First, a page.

Skip to main content
Oxford University Hospitals NHS Foundation Trust

Alert Coronavirus / COVID-19

If you have a new continuous cough, a high temperature, or a loss or change to your sense of taste or smell, do not come to our hospitals. Follow the national advice on coronavirus (COVID-19).

Please find information on our services and visiting restrictions in our COVID-19 section.

Patients and visitors must wear a face covering in our hospitals.

This site is best viewed with a modern browser. You appear to be using an old version of Internet Explorer.

OUH joins forces with Age UK Oxfordshire to keep older people well this winter

02/02/2021

Age UK Oxfordshire has joined forces once again with Oxford University Hospitals NHS Foundation Trust to support older people and keep them well during the colder months, as well as helping them home from hospital.

As the health and social care system continues to battle the COVID-19 pandemic, their support is more welcome than ever with everyone having to play a greater role in their community.

This support is part of Oxfordshire’s 'home first' approach to care, which prioritises treating people at home where possible and reduces hospital stays.

To help that aim, Age UK Oxfordshire staff are supporting patients to feel more confident on returning home from hospital and gain easier access to community support.

Supported by the Oxfordshire Clinical Commissioning Group, Oxford Health NHS Foundation Trust, Oxfordshire County Council, and the South Central Ambulance Service, the system has implemented this 'home first' approach over previous winters and continues to do so throughout the pandemic.

Age UK Oxfordshire staff are based at both the John Radcliffe Hospital and Horton General Hospital in Banbury seven days a week.

Ruth Swift, Head of Community Development at Age UK Oxfordshire, who is leading the hospital support work, said:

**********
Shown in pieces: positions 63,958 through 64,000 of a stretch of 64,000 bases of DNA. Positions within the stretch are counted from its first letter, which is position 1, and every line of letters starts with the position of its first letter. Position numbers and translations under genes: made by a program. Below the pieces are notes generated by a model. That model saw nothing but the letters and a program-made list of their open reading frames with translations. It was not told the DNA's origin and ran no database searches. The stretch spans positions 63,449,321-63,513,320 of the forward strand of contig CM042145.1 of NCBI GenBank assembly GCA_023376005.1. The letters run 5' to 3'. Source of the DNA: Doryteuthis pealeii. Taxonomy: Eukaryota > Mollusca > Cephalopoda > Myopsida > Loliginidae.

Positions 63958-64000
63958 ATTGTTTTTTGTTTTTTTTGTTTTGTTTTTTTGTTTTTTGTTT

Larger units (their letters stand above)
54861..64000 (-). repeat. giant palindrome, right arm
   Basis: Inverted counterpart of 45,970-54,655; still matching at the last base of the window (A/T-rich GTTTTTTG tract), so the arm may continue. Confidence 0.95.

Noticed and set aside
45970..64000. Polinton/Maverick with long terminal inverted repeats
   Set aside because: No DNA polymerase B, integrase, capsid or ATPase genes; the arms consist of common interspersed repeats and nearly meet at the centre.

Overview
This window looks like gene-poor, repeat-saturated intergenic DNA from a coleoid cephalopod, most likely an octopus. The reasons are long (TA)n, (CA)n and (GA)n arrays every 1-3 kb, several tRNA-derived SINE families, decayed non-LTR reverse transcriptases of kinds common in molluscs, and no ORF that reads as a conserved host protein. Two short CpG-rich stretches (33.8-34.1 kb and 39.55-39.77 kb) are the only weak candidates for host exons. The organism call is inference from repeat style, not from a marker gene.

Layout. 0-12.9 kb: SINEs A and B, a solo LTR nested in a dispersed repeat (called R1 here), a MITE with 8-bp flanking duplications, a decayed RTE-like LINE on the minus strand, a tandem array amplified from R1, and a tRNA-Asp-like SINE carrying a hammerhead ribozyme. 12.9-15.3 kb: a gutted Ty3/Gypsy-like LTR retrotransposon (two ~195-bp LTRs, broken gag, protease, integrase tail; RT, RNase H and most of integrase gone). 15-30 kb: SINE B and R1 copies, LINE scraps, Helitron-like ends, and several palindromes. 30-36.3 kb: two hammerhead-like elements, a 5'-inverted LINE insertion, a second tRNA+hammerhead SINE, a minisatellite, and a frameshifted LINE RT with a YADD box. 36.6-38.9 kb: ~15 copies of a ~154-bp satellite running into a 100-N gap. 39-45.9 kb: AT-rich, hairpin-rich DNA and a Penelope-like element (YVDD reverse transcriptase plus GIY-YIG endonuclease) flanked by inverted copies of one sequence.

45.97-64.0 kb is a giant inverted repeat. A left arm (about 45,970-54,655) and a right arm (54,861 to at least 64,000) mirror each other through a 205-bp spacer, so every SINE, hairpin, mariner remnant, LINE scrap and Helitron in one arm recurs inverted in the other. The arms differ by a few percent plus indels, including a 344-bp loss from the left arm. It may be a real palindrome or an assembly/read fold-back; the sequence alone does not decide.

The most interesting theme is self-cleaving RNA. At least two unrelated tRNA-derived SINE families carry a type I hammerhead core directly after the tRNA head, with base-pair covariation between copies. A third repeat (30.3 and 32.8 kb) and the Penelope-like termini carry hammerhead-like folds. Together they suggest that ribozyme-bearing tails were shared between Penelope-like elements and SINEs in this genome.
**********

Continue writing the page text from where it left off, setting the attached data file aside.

"We're really pleased to be part of the Trust team. By being on-site at the hospitals, we're able to act quickly to support patients and their families on their discharge - which has never been more important than during COVID-19.

"We can help with all aspects of care - from being there during their hospital treatment, to planning for what's needed to help them get home safely and live independently. This can be all kinds of support, including help with sorting out heating, moving furniture, support with food shopping - anything to make life easier and more comfortable. Our main aim is for people to feel confident and comfortable in their own home, which is often the best place for them to be."

Sam Foster, Chief Nursing Officer at the Trust, said: "We're delighted to be working with Age UK Oxfordshire again.  Their support has made a real difference to both our staff and our patients every time we've worked with them.

"We all know that winter is an incredibly busy time for our hospitals, and with the impact of COVID-19 we are even more grateful for their help. Knowing that our patients have that extra bit of help is really beneficial, and fully supports our 'home first' approach.

"All of our initiatives to support this have the same message at their core - often, home is the best place for our patients. No-one wants to stay in hospital longer than they need to, and our Age UK Oxfordshire colleagues are there to make sure our patients feel assured and happy in their own homes.

"After being in hospital, our patients can often feel nervous about returning to more independent living. With Age UK Oxfordshire working with our patients from the very beginning of their hospital stay, they can tailor their approach to suit people's individual needs."

Stephen Chandler, Director of Adult Services at Oxfordshire County Council, said:

"This is a fantastic initiative across the health and social care system.

"During the winter months, elderly people can be particularly vulnerable to the colder weather with higher risks of slips and falls, respiratory problems, and flu.

"With Age UK Oxfordshire's help, they can be signposted to some of the excellent support that's in the community, which gives them one less thing to worry about when returning home from hospital and focusing on their recovery."